A second stimulus package is on the way!
Congressional leaders finally agreed on a deal. They decided on December 20 for the $900 billion economic relief package. Unfortunately, it’s not the same amount as the first one, under the $2 trillion Cares Act that was passed in March. CBS reports some Americans will receive $600 instead of $1200. Here’s a breakdown of everything you need to know:
How much will I get and how do I know if I qualify?
The package would send direct payments of $600 to most Americans — down from the $1,200 passed in March as part of the CARES Act. Families will also get $600 per child. Individuals who earned up to $75,000 per year and couples who made up to $150,000 in 2019 will receive the full sum. The payments will phase out until they stop for individuals and couples who made $99,000 and $198,000, respectively. Another source points out the “$600 will be directed toward each ‘child dependent,’ which suggests that adults who are nevertheless claimed as dependents — such as college students — may not qualify for the checks.” According to lawmakers, a family of two parents with two child dependents could receive up to $2,400.
If I’m an immigrant without a Green Card do I qualify?
Yes, although the amount of the stimulus package is less, there’s good news for people who didn’t even qualify for the first one. The CARES Act was only for American citizens or immigrants with a Green Card. Under the second bill, couples that have an immigrant without a Green Card would also qualify for the check. Mixed-status households, in which a member of the family does not have a Social Security number, will also receive payments, retroactive to the CARES Act. Earlier this year, lawsuits were filed over U.S. citizens not being qualified for the package due to their spousal or parental relationship to an immigrant. Plaintiffs called the actions unconstitutional.
When will we receive the money?
CBS reports the funds could start rolling out as early as next week!
The second package will also add $300 per week for federal unemployment through mid-March. The plan would also extend the Pandemic Unemployment Assistance and Pandemic Emergency Unemployment Compensation programs, which expanded jobless benefits eligibility and allowed people to continue to receive payments after their state assistance ran out, through mid-March, CNBC reports.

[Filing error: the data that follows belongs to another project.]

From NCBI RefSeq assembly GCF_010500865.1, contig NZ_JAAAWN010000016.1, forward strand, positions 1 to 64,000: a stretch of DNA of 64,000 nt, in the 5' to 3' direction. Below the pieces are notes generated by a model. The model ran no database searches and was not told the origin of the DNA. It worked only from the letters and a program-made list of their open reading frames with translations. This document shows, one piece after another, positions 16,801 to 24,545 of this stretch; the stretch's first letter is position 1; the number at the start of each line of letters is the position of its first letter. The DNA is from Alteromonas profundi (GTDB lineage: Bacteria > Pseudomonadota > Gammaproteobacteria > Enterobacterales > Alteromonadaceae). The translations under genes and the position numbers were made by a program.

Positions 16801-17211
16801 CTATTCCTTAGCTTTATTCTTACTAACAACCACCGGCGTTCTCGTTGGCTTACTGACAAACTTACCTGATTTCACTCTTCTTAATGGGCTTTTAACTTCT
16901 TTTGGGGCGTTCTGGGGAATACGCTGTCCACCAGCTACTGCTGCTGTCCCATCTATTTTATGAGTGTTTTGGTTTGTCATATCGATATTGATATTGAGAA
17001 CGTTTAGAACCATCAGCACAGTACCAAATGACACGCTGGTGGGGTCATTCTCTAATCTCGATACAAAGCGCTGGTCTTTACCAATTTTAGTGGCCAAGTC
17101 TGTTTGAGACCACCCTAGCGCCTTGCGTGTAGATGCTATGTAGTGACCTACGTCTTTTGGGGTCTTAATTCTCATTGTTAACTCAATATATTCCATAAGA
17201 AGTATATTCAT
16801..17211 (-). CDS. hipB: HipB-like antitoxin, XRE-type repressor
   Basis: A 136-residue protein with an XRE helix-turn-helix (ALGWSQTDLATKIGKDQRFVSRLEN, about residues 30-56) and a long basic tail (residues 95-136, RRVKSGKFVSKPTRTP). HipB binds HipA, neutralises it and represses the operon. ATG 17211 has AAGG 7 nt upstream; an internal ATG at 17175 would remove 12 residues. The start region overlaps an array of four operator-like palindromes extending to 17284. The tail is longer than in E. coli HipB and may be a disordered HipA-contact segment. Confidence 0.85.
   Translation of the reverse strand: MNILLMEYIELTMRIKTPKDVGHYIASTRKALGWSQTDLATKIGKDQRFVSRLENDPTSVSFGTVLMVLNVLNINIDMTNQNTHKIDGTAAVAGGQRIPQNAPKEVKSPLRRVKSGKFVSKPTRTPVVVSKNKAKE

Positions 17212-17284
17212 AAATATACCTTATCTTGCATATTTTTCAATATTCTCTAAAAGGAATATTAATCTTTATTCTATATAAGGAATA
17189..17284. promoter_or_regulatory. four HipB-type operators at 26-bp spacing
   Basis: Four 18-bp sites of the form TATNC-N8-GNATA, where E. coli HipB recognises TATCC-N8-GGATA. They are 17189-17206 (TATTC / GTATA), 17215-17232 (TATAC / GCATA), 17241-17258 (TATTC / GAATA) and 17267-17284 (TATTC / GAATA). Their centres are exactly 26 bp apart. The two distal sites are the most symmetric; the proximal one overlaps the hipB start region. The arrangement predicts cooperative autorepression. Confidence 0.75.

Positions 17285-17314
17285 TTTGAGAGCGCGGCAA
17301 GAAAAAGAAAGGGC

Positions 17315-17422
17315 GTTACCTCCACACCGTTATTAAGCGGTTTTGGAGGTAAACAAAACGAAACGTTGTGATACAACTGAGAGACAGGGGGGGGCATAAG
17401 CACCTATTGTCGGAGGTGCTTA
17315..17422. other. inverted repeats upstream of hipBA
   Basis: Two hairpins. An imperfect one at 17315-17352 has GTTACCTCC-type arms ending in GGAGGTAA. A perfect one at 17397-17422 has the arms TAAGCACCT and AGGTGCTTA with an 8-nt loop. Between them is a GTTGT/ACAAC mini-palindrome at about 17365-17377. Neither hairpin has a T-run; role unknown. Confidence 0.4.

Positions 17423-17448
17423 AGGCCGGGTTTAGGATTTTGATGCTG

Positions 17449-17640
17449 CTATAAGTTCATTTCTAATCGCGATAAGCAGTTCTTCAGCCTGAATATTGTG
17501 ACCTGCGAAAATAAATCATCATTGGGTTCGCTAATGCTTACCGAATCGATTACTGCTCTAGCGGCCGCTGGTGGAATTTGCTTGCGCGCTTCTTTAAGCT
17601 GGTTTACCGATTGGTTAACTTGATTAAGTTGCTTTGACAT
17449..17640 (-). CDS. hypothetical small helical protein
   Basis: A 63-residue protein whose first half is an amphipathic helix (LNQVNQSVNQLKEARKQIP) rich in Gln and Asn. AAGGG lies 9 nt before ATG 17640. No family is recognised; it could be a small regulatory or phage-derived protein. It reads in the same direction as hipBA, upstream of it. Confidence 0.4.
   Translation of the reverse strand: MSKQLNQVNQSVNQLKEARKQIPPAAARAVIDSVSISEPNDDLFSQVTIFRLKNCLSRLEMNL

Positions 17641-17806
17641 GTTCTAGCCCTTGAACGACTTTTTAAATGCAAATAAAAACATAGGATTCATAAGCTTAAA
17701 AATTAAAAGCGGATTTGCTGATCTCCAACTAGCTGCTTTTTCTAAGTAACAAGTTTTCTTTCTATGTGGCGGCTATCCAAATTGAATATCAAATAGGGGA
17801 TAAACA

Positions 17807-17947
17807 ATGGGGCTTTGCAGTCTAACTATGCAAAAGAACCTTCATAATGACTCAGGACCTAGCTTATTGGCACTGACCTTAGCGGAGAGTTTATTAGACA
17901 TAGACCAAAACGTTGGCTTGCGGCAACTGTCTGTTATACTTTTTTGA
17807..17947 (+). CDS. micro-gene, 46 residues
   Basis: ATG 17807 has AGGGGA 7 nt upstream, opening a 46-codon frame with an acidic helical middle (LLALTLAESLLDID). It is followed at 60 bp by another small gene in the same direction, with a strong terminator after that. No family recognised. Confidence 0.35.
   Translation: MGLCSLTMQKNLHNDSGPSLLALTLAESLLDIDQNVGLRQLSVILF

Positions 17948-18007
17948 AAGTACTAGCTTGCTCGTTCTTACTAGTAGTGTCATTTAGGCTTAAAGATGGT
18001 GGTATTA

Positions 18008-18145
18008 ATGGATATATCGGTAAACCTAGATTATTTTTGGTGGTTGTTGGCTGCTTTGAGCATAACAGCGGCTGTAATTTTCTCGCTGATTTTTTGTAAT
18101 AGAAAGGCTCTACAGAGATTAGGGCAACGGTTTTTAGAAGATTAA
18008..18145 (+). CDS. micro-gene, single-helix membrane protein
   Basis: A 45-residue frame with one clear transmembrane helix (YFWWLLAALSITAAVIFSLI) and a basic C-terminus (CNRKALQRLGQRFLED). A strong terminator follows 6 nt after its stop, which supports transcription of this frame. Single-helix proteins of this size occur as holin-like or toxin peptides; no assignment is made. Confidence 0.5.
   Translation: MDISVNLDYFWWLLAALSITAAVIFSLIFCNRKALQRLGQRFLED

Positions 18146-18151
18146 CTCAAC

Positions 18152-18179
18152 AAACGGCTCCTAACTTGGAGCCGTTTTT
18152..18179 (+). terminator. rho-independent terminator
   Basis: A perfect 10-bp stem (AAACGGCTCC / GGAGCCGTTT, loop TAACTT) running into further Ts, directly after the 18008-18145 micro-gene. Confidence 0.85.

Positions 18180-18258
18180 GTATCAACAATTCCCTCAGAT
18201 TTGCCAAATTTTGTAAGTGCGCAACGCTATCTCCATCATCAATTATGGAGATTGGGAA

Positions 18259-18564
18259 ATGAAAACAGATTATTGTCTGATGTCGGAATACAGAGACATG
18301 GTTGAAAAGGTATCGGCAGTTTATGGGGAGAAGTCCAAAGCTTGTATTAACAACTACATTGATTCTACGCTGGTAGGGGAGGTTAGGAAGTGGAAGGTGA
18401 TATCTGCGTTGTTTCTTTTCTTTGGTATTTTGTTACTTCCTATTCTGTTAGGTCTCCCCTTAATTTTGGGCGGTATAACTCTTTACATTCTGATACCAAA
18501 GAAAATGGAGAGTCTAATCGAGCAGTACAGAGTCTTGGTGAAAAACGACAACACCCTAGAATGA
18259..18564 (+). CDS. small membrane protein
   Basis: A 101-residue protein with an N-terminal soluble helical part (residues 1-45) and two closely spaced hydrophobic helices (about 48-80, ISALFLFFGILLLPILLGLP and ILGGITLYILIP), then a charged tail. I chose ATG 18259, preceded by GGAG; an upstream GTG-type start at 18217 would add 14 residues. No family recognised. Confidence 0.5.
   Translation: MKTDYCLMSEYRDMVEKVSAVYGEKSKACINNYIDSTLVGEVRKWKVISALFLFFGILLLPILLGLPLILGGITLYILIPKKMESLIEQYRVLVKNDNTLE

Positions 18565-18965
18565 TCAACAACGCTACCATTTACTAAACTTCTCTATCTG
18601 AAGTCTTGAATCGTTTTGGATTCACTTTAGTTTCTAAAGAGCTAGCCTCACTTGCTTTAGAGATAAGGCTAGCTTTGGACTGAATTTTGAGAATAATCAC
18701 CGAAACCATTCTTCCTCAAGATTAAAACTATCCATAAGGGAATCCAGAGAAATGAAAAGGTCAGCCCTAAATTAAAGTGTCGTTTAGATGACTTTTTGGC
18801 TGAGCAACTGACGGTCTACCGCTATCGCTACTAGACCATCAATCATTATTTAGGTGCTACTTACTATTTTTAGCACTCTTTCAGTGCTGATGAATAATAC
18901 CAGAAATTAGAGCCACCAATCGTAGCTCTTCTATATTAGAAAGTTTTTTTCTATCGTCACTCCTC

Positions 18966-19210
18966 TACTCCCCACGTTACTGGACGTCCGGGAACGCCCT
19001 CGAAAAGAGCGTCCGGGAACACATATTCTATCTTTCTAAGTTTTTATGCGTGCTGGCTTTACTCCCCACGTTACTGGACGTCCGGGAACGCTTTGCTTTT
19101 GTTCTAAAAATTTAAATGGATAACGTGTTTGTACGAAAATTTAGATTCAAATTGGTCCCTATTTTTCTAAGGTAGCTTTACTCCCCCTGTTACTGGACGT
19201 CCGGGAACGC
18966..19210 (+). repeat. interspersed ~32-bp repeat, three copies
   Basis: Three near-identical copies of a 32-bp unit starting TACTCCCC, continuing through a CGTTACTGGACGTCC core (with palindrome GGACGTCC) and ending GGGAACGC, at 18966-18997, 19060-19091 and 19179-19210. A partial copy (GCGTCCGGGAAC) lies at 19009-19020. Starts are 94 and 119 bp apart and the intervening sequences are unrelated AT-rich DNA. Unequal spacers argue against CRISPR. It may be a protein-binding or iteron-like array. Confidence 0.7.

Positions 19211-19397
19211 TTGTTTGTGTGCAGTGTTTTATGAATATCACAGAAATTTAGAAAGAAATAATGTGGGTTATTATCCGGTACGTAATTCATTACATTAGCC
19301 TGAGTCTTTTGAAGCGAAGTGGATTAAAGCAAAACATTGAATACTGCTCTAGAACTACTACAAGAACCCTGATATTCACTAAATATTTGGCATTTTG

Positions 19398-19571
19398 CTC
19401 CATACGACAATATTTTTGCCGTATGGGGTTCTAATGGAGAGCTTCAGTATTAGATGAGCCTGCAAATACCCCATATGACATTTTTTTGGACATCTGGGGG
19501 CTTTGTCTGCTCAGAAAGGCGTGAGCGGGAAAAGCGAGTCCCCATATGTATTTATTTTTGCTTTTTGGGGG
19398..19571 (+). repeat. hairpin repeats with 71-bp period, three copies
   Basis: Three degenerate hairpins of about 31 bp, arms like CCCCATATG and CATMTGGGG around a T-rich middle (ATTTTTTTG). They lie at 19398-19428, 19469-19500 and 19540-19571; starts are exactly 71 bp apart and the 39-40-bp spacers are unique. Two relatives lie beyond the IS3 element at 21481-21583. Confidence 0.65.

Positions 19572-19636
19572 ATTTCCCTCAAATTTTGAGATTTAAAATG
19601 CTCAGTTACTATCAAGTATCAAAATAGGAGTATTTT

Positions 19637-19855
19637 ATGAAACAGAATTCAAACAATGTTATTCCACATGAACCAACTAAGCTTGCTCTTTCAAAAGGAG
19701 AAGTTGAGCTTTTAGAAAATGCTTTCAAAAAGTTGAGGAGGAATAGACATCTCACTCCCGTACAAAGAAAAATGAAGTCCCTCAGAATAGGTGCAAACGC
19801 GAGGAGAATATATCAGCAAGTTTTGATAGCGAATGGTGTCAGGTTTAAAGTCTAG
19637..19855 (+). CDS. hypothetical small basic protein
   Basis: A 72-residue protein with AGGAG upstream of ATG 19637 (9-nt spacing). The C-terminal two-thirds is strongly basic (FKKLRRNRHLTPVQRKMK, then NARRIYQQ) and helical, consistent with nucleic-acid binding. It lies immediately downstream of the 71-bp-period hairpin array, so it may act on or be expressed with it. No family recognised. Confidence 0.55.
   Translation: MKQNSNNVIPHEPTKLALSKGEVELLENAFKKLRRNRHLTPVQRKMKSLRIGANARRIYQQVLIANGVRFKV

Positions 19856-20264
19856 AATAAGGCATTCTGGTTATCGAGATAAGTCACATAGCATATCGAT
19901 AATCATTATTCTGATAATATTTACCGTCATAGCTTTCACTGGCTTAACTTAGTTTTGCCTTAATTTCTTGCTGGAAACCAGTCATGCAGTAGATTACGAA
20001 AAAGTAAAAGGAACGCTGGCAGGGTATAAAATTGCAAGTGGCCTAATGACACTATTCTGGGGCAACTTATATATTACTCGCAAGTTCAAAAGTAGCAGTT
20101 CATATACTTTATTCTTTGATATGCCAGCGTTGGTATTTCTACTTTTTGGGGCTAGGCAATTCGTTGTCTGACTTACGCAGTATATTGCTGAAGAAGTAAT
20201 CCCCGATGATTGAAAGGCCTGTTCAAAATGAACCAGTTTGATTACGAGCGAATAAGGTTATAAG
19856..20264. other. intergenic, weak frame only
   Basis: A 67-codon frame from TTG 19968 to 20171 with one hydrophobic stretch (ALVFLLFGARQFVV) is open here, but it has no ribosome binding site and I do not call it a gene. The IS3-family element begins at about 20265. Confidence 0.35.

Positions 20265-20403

More benefits of the second stimulus package:
- Another news source reports the national eviction moratorium will be extended until January 2021 and will establish a rental assistance fund of $25 billion. This will help over 14 million Americans (1 in 5 renters) who are struggling to pay their rent.
- The plan would put more than $8 billion into [the] distribution of the two FDA-approved Covid-19 vaccines. It would also set aside $20 billion to make sure Americans get the shot for free. It would direct at least $20 billion to states for testing and contact tracing efforts.
- During the worst hunger crisis the U.S. has seen in years, the measure would put $13 billion into boosting Supplemental Nutrition Assistance Program benefits by 15% and funding food banks, among other programs.
- The bill would put $45 billion into transportation, including at least $15 billion for airline payroll assistance, $14 billion for transit systems, and $10 billion for state highways.
- The legislation would direct $82 billion into education, including more than $54 billion for public K-12 schools and nearly $23 billion for higher education. Schools require additional resources such as personal protective equipment to stay open safely.
- It puts $10 billion into child care assistance.
- The proposal would send $15 billion in aid to live event venues, movie theaters, and cultural museums.
- The measure sets aside $7 billion to increase broadband access.
- It would phase out emergency Federal Reserve lending powers established by the CARES Act at the end of the year, and repurpose $429 billion in unused funds.